MEET THE ARCHITECT
OPEN, AIRY, SUNLIT AND COMFORTABLE INTERIORS MARK THIS ARCHITECT'S WORK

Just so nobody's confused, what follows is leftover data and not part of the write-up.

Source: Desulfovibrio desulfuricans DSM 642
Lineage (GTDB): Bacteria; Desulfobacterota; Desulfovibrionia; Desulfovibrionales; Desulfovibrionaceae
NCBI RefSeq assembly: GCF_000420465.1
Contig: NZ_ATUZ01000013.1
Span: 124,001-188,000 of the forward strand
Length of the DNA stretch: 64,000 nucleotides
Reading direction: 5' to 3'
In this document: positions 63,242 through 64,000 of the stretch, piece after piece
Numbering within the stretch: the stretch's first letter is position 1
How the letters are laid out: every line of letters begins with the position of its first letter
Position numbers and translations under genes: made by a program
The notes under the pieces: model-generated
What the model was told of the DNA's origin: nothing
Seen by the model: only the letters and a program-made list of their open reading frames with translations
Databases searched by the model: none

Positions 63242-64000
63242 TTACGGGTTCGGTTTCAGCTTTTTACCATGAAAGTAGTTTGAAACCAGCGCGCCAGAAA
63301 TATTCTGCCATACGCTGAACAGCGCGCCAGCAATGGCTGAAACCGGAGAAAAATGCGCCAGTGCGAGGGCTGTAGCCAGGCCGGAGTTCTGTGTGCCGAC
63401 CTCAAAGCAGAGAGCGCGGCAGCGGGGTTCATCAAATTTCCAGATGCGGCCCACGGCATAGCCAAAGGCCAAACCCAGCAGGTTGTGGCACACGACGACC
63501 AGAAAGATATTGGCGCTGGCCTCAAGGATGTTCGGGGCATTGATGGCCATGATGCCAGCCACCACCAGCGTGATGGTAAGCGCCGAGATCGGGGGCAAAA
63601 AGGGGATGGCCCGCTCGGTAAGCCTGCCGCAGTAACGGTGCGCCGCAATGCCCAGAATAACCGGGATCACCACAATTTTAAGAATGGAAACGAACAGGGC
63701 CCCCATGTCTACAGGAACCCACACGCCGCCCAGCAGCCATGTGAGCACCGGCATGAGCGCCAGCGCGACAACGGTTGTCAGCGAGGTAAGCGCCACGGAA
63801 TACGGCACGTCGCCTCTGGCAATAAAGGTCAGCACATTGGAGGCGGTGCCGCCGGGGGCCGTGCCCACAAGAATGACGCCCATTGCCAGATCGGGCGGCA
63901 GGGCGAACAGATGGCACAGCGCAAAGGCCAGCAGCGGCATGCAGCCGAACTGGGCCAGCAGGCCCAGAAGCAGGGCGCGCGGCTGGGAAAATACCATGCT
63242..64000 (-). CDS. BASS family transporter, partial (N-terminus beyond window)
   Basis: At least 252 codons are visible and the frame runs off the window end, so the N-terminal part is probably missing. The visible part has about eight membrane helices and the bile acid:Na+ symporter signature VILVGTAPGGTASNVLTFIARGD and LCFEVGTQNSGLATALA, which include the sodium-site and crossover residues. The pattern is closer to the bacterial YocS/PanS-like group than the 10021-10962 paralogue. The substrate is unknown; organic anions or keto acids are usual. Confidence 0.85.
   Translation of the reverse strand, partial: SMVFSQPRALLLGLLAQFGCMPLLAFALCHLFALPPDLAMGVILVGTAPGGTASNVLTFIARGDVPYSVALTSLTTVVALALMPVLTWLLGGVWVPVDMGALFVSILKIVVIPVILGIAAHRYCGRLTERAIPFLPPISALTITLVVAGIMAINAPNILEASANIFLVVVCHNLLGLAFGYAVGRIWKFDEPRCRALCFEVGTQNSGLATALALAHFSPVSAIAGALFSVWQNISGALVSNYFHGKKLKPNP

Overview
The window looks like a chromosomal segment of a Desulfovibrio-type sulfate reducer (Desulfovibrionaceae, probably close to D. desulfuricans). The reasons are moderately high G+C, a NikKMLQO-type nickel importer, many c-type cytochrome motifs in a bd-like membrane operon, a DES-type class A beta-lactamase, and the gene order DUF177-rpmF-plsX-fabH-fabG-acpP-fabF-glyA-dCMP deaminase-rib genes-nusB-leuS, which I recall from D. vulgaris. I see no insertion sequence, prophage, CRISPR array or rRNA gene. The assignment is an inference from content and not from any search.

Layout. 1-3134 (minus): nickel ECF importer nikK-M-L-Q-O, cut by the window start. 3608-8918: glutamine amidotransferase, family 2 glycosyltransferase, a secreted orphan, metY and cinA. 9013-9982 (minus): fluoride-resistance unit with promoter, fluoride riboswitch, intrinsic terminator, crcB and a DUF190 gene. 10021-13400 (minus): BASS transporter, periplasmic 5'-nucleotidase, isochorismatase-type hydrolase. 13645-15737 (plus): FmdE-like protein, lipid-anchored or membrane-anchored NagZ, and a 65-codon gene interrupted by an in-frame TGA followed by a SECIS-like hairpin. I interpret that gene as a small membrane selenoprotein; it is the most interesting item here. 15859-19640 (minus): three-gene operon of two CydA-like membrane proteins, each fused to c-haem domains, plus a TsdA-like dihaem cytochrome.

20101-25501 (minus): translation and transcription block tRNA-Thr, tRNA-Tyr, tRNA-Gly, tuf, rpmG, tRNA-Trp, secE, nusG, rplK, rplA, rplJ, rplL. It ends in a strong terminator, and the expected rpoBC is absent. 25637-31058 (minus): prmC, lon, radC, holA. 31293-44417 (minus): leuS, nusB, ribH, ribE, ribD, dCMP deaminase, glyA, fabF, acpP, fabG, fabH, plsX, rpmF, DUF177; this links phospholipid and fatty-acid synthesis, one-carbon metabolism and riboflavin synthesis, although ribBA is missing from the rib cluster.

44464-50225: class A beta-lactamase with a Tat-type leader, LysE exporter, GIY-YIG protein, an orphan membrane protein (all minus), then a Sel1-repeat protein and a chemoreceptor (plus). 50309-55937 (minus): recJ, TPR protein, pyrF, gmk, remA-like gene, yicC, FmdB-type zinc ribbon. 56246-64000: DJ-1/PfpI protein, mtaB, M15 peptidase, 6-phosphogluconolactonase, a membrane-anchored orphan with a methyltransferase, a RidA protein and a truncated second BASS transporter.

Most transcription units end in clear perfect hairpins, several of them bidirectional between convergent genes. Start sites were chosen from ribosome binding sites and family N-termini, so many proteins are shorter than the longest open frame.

What's your design philosophy? I try to team up with my clients—communicate and share information with them, enough to understand what they like and don't like—so that I can design something that's "theirs." What's exciting to you in the world of design right now? As all of us—professionals and laymen alike—come to know more about traditional architecture, we realize how creative and inventive we can be with it: light-filled, airy open interiors all about informal living, within architectural designs that also learn from our history. What do you think should go away? Ego-driven, "look at me" avant-garde design where nothing can be considered "architecture" if it isn't something that no one's ever done before. What period of history are you drawn to? The "glory days" of shingle-style and country house architecture at the beginning of the century. Do you have a favorite building or structure? An anonymous, dilapidated old abandoned beach house down the road from me sitting astride a property line. It'll probably be gone by the time you read this. Describe your home: A small beach cottage at the water's edge, weathering quietly away, with no paint at all on the outside. What are your favorite materials? Almost any natural material: wood shingle roofs, stone foundations... Do you have any secret design obsessions? "Double-coding" formal design (like a Tuscan column) by articulating them with informal details (like wood shingles). Who has had a profound impact on your work? Christopher Alexander, one of my professors at Berkeley, and his book, A Pattern Language. A growing number of companies are turning to architects to design everything from household to luxury goods. How is this changing your industry? It's a very good sign, in my opinion. Good designers are looking at good design, wherever or from whomever it comes from. Any companies you'd like to design for? I've always loved naval architecture, but I lack the knowledge to tell any of those guys I should be allowed to contribute. What is your favorite element of a project? When you go back to your drawing board and start sketching, then—sometimes slowly, sometimes all at once—some new thing, scheme or idea starts to emerge from the mist and the fog. Any advice that you would give to young architects? He who does not learn from history is doomed to repeat it.